Riding at night may seem a little scary at first, yet it can be every bit as safe and fun as riding in the day when you follow a few basic guidelines.
The Bicycle Coalition’s Katie Monroe installs lights during a recent light giveaway. © Thom Carroll Photography 2013
1. Use lights. The law requires you to have a front light and a rear reflector or light. You should be lit front and back every time it’s dark (or stormy). Set them for a blinking mode for greater visibility and longer battery life. If you missed the Bicycle Coalition’s light giveaway, you can get a pair of lights from your local bike shop for around $20.
2. Wear reflective clothing. You don’t need to wear a traffic safety vest, though you should make sure that there are reflective hits on as many pieces of your clothing as possible. You can buy jeans that have stripes or pull-out pocket flags that light up from headlights, though something as small as a reflective logo or piping on a jacket will go a long way toward making you visible. Bright clothing helps, too, but not as much as reflectivity.
3. Be extra careful. Take your time at all intersections, brake early, and remember that paint gets especially slippery if it has been raining. Many Philly riders have stories about wrecks on trolley tracks. You don’t want to have one or another one to tell. Always cross trolley tracks at as close to a 90 degree angle as possible. If there’s a part of the road that’s particularly nasty, don’t hesitate to get off your bike. When walking your ride, you are welcome to use the sidewalk.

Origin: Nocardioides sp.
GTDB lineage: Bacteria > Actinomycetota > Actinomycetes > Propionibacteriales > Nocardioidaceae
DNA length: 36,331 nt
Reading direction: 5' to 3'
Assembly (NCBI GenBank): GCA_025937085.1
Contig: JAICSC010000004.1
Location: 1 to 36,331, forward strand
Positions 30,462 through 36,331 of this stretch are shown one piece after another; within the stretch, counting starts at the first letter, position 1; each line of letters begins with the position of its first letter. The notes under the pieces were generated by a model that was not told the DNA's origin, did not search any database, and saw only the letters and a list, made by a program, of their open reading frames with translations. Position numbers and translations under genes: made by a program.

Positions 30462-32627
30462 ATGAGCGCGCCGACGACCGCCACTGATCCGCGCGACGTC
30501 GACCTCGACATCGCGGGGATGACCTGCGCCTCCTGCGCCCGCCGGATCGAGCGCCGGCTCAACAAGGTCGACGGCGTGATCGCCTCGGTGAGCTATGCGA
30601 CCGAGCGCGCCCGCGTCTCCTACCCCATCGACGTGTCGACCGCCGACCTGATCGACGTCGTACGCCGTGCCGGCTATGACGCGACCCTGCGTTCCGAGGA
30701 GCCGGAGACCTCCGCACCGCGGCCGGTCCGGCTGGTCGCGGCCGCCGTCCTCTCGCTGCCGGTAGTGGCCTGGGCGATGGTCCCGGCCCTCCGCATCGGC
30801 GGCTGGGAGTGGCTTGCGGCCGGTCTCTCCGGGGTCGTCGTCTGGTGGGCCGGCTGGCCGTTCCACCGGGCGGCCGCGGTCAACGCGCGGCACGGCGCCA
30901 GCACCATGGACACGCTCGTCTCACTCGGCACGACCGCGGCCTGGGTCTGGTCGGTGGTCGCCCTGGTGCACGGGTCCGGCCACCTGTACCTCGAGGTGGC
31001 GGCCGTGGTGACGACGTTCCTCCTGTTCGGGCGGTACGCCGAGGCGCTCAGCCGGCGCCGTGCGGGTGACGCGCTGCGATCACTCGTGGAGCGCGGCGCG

4. Choose your route. The same roads you take in the daylight might not be as inviting at night in terms of traffic, road hazards, or personal safety. While a basic set of lights will allow motorists to see you from more than a block away, they won’t do much to illuminate that hole in the road 10 feet ahead; you’ll have to rely on streetlights for that. You may want to go a few or more blocks out of your way to find a better-lit road or one with a bike lane.
5. Dress warmly. This seems over-obvious, but take a little extra time to bundle up. Night riding takes extra focus, and if you’re comfortable, you’ll be able to keep your eyes and mind on the road better. You’ll want to keep a firm grip on the bars, too, and cold hands make that very difficult.
I’m looking forward to seeing you, your flashing lights, and your reflective clothing on the streets. Check back soon for cold-weather riding tips.